Sunday, May 8, 2011

Because I Haven't Been Here in Ages. Penis.

And also because my schoolwork is draining every inch of my creativity so that the only witty or thought-provoking things that appear in my brain are barely long enough for a Facebook status that nobody will appreciate, here is a story I wrote as a project for school a while back, where we had to describe a utopian society using animals. Like Animal Farm. Because it was an Animal Farm project.
Just kidding. I only have the first part on here. So here's a section. That nobody will read anyway.

Rolling hills covered in lush green grass stretched out as far as the eye could see. May gazed out at the fields in wonder, as she did every morning. Waking up to the same view everyday was in itself a new experience, an experiment with stability, security and happiness.
May couldn't remember the time before she was brought to Crystal Lake. All she could recollect were feelings of despair, loneliness, and fear. But that was all behind her now. Besides, she shouldn't even be thinking of that kind of stuff. Rule number one: forget.
Getting to her hooves, May blinked her great brown eyes slowly and set about her routine. Rule number two: memorize. Each cow at Crystal Lake had one job, and one job only. There was a strict policy about this; any cow attempting another job without written permission from another cow announcing they'd switch duties would be publicly reprimanded. This was the worst punishment one could receive at Crystal Lake, and it had been issued only twice in May's lifetime; once when Harold the educator tried to administer to a cow during childbirth, and once when Serena was caught conversing with a wild fox that lived in a den nearby. That was rule number three: quiet!
The cows of Crystal Lake did not interact with any of the other creatures in the land, not that there were many nearby. The other animals had their wars, their silly power struggles, their complex systems of government. Speaking with other animals would only result radical, dangerous ideas, ideas that could jeopardize the safety and serenity of their community. In the Crystal Lake, every cow lived by one mantra: “Only in simplicity is there peace.” This was the unspoken rule number four.
Life in Crystal Lake was carefree, but very structured. The day began at sunrise, when the cows set off to do their various jobs. There were educators, who spent their days teaching the cows nearing maturity what job they would have; calf -rearers, whose job was to watch and feed all of the calves at Crystal Lake; doctors, who administered herbal remedies to cows who fell ill; funeral directors, who were responsible for conducting the funeral when a cow passed away and taking care of the body (deceased cows were pushed off the cliff that bordered the fields to the east and into the sea; that way the bodies would not contaminate the grass); and May's own job, field tender. Her duties consisted of observing the field, making note of the weather, and letting the cows know when they needed to graze elsewhere.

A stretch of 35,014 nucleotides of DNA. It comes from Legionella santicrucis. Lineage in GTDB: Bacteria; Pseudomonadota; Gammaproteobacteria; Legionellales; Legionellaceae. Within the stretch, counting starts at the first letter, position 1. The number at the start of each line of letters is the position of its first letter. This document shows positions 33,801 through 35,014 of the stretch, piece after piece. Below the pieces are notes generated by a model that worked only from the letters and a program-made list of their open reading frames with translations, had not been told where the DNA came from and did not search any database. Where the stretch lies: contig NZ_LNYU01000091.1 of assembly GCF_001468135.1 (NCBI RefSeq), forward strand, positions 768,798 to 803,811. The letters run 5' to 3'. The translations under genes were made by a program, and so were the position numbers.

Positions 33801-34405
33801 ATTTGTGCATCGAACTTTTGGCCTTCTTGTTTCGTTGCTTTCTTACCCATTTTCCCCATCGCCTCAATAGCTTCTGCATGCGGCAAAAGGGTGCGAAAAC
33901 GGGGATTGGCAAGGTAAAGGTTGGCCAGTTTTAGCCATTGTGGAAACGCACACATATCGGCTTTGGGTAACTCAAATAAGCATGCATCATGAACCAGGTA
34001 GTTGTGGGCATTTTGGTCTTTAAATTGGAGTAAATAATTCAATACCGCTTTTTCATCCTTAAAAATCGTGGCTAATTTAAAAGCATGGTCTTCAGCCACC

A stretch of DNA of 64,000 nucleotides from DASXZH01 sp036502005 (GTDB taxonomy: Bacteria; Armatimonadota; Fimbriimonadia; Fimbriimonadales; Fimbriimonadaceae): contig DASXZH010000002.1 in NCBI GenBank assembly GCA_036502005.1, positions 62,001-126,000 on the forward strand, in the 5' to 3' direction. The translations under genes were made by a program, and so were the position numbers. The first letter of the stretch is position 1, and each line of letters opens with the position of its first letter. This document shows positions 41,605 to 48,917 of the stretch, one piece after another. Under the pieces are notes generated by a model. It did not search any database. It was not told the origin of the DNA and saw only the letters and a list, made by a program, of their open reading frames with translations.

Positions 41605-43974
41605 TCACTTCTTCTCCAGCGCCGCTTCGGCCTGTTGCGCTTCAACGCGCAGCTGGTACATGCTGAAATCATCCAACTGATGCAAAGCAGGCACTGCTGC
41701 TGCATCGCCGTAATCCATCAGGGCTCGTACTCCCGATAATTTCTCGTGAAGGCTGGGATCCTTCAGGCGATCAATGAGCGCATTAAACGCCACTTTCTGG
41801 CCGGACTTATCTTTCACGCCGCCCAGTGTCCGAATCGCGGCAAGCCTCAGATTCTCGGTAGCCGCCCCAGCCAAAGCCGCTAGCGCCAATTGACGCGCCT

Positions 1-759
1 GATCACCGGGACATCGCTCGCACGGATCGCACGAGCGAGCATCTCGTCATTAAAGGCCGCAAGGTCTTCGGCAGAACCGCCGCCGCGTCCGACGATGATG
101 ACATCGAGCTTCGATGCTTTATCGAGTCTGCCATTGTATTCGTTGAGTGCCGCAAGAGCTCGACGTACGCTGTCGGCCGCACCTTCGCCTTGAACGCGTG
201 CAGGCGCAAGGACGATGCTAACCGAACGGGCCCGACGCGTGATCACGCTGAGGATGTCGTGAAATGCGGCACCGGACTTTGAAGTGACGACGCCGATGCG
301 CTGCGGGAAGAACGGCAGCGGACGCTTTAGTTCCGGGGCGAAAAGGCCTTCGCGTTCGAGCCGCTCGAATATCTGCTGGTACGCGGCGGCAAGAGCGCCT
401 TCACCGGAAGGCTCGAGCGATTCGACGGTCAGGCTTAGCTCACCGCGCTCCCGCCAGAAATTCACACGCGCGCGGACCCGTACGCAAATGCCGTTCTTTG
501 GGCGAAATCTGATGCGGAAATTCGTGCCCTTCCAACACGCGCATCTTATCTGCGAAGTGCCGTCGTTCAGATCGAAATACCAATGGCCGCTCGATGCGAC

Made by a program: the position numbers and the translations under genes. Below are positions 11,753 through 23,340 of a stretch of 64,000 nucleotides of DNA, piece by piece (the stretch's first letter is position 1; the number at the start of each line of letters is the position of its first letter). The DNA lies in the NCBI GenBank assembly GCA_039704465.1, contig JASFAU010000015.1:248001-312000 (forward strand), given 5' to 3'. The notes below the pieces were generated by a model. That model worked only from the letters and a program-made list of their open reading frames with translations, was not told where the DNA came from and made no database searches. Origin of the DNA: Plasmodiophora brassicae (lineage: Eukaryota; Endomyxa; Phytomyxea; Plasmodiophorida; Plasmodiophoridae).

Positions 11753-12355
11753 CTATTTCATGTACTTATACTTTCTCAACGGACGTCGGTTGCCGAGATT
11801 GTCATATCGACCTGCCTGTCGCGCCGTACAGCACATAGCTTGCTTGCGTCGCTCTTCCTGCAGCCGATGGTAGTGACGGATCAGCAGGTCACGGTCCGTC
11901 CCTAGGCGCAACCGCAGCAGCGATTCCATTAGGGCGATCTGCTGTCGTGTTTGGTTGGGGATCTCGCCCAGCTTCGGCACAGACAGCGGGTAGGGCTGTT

After a few minutes of quiet ruminations, May meandered towards the bank of the lake, nodding hello to all of her friends as she passed by. The herd all met at the edge of the lake in the morning to greet the sun and prepare for the day. Even the smallest of calves, quivering with youthful energy, could understand and appreciate the beauty of the rising sun. Then they would commence the workday, same as any other, and at 6:00 they would reconvene at the lake, and the field tenders would announce the grazing spot for the day. For two hours they would graze in silence, for there was absolutely no talking unless necessary during grazing. Then there would be one hour for socializing before bed.
This hour of socialization was rarely utilized by any of the cows at Crystal Lake. They found they often had little to talk about. This lack of conversation didn't bother anyone, however, because they all could see by the examples set by the other animals that talking led to discontent, and discontent led to war.
The timetable of the day was never actually enforced, as there were no taskmaster cows, but most cows stuck to it anyway. The lack of leadership in Crystal Lake, too, was for the best. The nature of power was to want more power, and when that kind of greed was introduced to a community, even a rather peaceful, simple community, it corrupted the goodwill of the citizens, a quick-acting poison spreading through their veins. As a result, everyone in Crystal Lake was absolutely, irrevocably equal, from the lowest, scrawniest calf to the toughest bull.
The sun peeked above the horizon, as if checking to see if it was safe to come out. May loved this time of day most of all. The silence, solidarity of the stately sunrise always amazed her, even more so than the dazzling array of colors and blinding light. She let out a low moo, and, to her delight, every other cow around her joined in, a huddled bovine mass greeting the new day as one. May watched with awe as the sun slowly rose, flooding the plains with color.
The herd began to scatter, setting off to do their work. May headed towards the platform by the lake, reserved for field tenders to observe the plains. As she trotted over, she made sure to bow her head in reverence to the stone placed squarely in the path of the rising sun, in a way that it was the first thing graced by the rays of the sun in the morning and the last to lose their embrace in the evening. On the smooth flagstone their manifesto was engraved in flowery capital letters- “Only in simplicity is there peace”- and every cow was supposed to pay their respects as they passed.

1 comment:

  1. PENIS!!!!!!!!!!!!!!!!!!!!!!!

    This post was fantastic. I love the story. Every single literary device and metaphor was perfectly devised.

    Animal Farm is the For realz, bitchez.

    How are you?